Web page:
⟨ Wabi Sabi ⟩

The Love and Sorrow in the Japanese Language

The Emptiness that Comes with Being in Love

Text and Photography / Ron Lam
Translation / Iris Heung

日語中的「愛しい」,中文裡經常被解作愛戀,唸作Itoshii,但其實在古時,這字的讀音「Kanashii」,即是與「悲しい」(悲傷)同音。因為失去了,會感到寂寞而悲傷,戀慕之心,常懷著不安和愁緒,愛與哀,割捨不了,連從嘴裡滑出來的聲響都相同。

現在愛しい,不唸作Kanashii了,跟悲傷割開,聽來似乎積極點。看著愛人的笑臉,看著孩子的可愛舉動,聽到深愛的貓微小的打呼聲,都可以說一句Itoshii,語氣中帶著疼惜,只是不知怎地,仍然隱隱作痛。愛人笑時彎如新月的眼角多了幾道皺紋,年月輾過,我們誰會先離開?孩子搖搖擺擺向前奔,而他有天終將掙脫我們的手、我們的世界;某天,貓會否即使沉睡,卻不再打呼,身體也不起伏了。

日劇四重奏的一句對白,或許正如傳達了日本人看「愛」時的複雜情緒。第四集,松田龍平飾演的別府,向自小便暗戀著的,由松隆子飾演的真紀表白,未段他說:「愛しく愛しく、虚しい」(愛戀著,愛戀著,就變得空虛)。哀愁,始終伴著愛戀而來。

Pronounced as “Itoshi”, the Japanese word “愛しい” is commonly understood by Chinese readers as “love”. In fact, its ancient pronunciation, “Kanashii”, shares the same sound as “悲しい”, which means sorrow. We are bound to feel lonely and sad when losing something, and such insecurity has become an integral part of our affection for anything. Love and sorrow are inseparable in a certain way; perhaps that was why they shared a similar sound to remind us of the likeness of the two sentiments.

Now “愛しい” is no longer pronounced as “Kanashii” hence without any connotation of grief. You can say “Itoshi” when looking at your lover’s face, a cute move of your child, even when listening to the purring sound of your adorable cat. The phrase sounds so compassionate as you speak it, but it does not take away the inexpressible underlying pain. As time goes by, there are new wrinkles next to the crescent moon-shaped eyes as your lover smiles, you cannot help thinking who will be the first to leave. Imagining how your toddler will grow up and no longer need you can make you slightly blue. Looking at the cat, you wonder would it stop purring one day and never wake up from the deep sleep again?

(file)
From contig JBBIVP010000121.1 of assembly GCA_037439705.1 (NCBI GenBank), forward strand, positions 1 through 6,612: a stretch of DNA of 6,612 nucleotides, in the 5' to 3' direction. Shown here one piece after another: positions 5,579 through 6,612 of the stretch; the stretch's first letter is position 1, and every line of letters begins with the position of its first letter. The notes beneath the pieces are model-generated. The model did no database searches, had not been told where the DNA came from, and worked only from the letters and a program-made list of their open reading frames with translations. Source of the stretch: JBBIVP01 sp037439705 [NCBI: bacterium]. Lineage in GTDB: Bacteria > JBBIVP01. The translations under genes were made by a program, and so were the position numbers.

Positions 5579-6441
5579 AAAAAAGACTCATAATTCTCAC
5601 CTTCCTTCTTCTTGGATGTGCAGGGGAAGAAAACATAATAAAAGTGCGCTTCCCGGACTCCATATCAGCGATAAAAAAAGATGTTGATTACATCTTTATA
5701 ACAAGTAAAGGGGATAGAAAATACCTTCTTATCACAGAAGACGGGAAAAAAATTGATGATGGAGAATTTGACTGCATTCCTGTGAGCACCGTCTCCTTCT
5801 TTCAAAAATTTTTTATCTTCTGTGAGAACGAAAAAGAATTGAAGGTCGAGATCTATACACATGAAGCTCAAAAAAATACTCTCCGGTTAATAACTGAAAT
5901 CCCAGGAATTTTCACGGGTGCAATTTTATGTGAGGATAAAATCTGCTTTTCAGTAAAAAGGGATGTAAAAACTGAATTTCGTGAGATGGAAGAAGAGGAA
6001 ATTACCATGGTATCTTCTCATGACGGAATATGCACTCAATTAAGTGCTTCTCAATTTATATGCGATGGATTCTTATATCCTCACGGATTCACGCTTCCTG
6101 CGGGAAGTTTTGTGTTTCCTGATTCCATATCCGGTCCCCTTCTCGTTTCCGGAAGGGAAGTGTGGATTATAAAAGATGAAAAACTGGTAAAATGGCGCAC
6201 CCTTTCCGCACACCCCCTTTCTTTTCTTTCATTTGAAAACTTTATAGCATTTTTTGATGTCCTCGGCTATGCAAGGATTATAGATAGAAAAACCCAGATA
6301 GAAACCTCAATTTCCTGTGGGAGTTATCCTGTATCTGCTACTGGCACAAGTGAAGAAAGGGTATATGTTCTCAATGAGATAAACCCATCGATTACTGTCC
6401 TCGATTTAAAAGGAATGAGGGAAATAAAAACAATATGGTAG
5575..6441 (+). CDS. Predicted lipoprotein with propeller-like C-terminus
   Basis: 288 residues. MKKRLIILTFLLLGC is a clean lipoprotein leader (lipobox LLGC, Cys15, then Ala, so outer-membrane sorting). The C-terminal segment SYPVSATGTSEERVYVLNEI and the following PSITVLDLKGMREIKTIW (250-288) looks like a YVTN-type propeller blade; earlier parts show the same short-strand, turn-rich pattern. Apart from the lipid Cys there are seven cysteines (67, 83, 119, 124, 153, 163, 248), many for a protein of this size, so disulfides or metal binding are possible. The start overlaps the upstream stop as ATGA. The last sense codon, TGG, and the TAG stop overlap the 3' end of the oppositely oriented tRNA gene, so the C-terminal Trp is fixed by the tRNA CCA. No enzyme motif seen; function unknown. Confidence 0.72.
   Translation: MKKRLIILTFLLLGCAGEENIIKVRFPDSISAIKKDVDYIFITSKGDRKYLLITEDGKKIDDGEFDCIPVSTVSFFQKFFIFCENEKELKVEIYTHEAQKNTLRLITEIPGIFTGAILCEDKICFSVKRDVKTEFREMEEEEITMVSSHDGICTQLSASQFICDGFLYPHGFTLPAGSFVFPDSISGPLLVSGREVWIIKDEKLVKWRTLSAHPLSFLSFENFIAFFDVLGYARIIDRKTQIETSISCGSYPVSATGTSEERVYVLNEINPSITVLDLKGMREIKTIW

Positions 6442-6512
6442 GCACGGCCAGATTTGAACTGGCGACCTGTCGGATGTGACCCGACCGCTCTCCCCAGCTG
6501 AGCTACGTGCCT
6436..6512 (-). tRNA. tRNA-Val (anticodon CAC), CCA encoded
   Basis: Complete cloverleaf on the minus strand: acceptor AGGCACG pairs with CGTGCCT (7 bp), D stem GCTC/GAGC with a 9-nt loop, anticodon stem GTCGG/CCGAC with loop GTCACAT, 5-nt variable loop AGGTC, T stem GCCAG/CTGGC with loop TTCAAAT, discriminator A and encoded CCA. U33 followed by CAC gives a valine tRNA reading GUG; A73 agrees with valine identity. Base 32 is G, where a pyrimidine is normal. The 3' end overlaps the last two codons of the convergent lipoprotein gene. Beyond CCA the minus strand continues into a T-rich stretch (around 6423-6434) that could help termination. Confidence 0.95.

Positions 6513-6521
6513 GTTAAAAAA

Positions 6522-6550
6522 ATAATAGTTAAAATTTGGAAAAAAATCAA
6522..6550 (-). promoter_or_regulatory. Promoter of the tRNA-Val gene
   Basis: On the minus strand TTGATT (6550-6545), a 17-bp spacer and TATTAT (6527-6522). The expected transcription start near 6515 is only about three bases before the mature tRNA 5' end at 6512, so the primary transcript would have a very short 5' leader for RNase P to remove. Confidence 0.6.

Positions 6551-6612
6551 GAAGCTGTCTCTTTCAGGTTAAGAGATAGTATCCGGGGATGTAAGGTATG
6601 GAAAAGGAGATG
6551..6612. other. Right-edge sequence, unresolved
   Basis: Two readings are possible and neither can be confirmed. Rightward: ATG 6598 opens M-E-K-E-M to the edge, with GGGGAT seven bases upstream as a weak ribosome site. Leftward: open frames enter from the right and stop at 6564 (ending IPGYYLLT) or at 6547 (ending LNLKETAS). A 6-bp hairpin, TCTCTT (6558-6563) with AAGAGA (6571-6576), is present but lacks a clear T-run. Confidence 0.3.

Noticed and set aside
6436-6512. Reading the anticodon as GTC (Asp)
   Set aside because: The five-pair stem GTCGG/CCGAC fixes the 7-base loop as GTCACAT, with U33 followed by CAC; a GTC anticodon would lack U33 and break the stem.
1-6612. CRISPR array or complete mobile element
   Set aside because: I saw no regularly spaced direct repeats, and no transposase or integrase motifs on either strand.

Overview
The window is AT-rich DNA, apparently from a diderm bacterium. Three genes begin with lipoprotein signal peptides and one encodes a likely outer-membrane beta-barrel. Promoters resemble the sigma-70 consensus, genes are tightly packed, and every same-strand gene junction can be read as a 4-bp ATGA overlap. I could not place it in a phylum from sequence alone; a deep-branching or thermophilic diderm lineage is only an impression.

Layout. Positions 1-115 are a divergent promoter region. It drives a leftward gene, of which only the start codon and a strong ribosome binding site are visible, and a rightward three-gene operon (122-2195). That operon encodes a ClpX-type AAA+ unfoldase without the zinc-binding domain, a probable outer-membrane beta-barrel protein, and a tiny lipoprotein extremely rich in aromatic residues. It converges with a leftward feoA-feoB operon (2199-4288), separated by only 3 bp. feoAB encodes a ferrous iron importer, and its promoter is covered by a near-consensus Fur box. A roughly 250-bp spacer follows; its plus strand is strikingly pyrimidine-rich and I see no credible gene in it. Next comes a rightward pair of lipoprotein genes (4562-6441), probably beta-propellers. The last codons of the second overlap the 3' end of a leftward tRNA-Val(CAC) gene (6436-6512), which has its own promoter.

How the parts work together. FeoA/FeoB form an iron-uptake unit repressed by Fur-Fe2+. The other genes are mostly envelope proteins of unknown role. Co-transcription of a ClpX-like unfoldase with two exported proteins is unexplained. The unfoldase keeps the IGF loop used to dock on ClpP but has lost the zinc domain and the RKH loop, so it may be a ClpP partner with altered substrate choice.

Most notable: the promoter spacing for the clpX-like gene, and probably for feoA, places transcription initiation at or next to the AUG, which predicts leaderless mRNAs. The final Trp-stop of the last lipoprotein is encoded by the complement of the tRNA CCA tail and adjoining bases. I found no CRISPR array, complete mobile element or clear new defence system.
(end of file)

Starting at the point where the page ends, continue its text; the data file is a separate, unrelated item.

A line in the Japanese TV drama Quartet has perhaps rightly concluded the complicated sentiments shared by the Japanese when it comes to love. In episode four, the character Beppu (Ryuhei Matsuda) confesses his love for his childhood crush Maki (Takako Matsu). In the end, he said, “愛しく愛しく、虚しい” (The state of loving someone will eventually bring a feeling of emptiness). After all, sorrow is just inseparable from affection.